The next detail to understand is who gets access by default. As mentioned earlier, when you create a new MAV the default is to give the Everyone group Full Control permission on the entire MAV. Members of the Administrators and Server Operators groups can manage the FSM service itself, and users with Administrator privileges on the server always have Full Control over all files in the MAVs on that server.
Apple's permission scheme groups user data into three categories: private data (only the owner can use it), group data (only members of a single group can use it), and public data (everyone can use it). Although this is conceptually easier to understand than the Windows 2000 permissions scheme, it's also a lot less flexible. In the classic Mac OS, you can assign permissions on objects using only these three categories; there's no way to do things like give multiple workgroups access to a single file inside a folder. One nice feature of this approach is that the owner doesn't have to be a member of the group that has permissions on the folder.
Another difference is that Windows 2000 automatically assigns permissions by inheritance (at least when the Allow Inheritable Permissions From Parent To Propagate To This Object check box is selected, which is the default); Mac OS allows folders to inherit permissions or not, as the folder owner sees fit. Each folder in a hierarchy can have different permissions. For example, it's common to give users Read-Only access to the root of a shared disk and then give them Read/Write permission to folders they need to access.
The third, and perhaps most critical, major difference between the two systems is the way the Everyone group behaves. In Windows 2000, permissions given to the Everyone group don't trump permissions assigned to specific individual or groups, but in the classic Mac OS they do. This means that you need to be careful about assigning Everyone permissions on the Mac OS side, because they might not behave as you expect.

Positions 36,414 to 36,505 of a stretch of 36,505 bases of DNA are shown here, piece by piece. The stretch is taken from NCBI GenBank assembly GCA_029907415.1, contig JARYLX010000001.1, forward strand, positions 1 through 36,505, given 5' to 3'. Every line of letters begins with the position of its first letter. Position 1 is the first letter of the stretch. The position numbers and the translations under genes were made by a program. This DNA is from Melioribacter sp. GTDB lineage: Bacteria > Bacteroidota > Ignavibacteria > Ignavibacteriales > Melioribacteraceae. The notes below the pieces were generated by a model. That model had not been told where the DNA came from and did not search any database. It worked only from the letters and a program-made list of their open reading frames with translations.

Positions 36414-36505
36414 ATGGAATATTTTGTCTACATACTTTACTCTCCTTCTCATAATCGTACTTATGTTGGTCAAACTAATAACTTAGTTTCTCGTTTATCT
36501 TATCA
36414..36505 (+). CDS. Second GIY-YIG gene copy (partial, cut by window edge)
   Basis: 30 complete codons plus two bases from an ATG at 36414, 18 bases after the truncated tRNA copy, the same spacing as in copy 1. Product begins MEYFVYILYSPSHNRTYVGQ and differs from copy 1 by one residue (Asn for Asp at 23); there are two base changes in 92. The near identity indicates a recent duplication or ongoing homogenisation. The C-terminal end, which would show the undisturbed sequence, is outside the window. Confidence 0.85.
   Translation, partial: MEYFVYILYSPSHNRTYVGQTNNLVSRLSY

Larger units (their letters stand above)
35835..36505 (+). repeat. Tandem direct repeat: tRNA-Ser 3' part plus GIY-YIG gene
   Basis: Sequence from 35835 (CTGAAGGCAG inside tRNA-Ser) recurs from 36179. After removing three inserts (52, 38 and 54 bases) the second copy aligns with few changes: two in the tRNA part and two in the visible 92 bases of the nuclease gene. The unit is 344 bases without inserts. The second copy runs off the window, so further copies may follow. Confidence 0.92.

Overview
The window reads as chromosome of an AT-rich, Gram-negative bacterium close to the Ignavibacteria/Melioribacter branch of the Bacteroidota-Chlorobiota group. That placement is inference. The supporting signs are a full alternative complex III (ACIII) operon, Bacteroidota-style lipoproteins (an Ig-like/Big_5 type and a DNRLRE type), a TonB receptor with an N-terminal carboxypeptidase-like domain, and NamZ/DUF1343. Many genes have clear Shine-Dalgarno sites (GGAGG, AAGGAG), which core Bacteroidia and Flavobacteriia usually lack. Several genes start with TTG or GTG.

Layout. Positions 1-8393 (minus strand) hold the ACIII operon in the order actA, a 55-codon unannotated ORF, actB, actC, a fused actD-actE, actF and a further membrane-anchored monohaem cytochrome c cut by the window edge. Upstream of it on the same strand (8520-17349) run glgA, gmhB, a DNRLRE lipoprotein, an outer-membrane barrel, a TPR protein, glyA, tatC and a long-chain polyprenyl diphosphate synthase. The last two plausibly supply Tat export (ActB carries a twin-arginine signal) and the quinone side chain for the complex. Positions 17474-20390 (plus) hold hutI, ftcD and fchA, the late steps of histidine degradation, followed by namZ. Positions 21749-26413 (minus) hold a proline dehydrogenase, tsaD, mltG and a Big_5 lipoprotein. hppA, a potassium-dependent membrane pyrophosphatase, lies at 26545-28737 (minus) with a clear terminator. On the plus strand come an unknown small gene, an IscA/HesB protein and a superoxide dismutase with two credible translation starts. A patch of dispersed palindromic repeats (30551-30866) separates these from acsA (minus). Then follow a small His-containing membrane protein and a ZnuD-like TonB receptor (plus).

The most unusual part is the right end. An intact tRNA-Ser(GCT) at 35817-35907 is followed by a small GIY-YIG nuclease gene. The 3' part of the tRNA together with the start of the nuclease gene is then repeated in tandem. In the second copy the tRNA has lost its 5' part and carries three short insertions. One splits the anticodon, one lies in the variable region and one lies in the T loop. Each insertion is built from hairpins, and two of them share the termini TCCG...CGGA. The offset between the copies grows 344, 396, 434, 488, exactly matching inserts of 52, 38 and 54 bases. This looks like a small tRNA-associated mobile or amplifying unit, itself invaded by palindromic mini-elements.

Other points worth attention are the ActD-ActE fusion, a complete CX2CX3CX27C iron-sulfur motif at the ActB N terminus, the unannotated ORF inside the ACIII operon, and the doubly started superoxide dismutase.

The Macintosh permissions themselves are also quite a bit different from Windows 2000 permissions. Classic Mac OS users can assign a total of five permissions to folders they own:
How do these permissions map to Windows 2000 permissions? The Windows 2000 Read permission equates to the See Files permission and the See Folders permission on the Macintosh side. The Windows 2000 Write and Delete permissions each equal the Make Changes permission on the Macintosh side. These mappings are two-way; if a Macintosh user grants Everyone the See Files and See Folders permissions on a MAV, that's the equivalent of giving the Windows 2000 Everyone group Read permission.
You can give permission to an arbitrary number of groups in Windows 2000—any object can have a virtually unlimited number of different permissions assigned to it. On the Macintosh side, however, each object can have only one set of groups assigned to it. FSM bridges this conceptual gap by designating one Windows 2000 group as the primary group for an object. Although other groups might have permissions that they can use from Windows clients, only the primary group gets access rights on the Macintosh side, using the User/Group permission slot that Mac OS uses. You set the primary group by setting the group that has permissions on the folder on your Windows 2000 Server.
Although anonymous access is the norm for Web servers, it's not always desirable for file, print, or application servers. Strictly speaking, the Guest account isn't anonymous, but as a practical matter it doesn't give you the same ties between a known account name and a person that regular accounts usually do.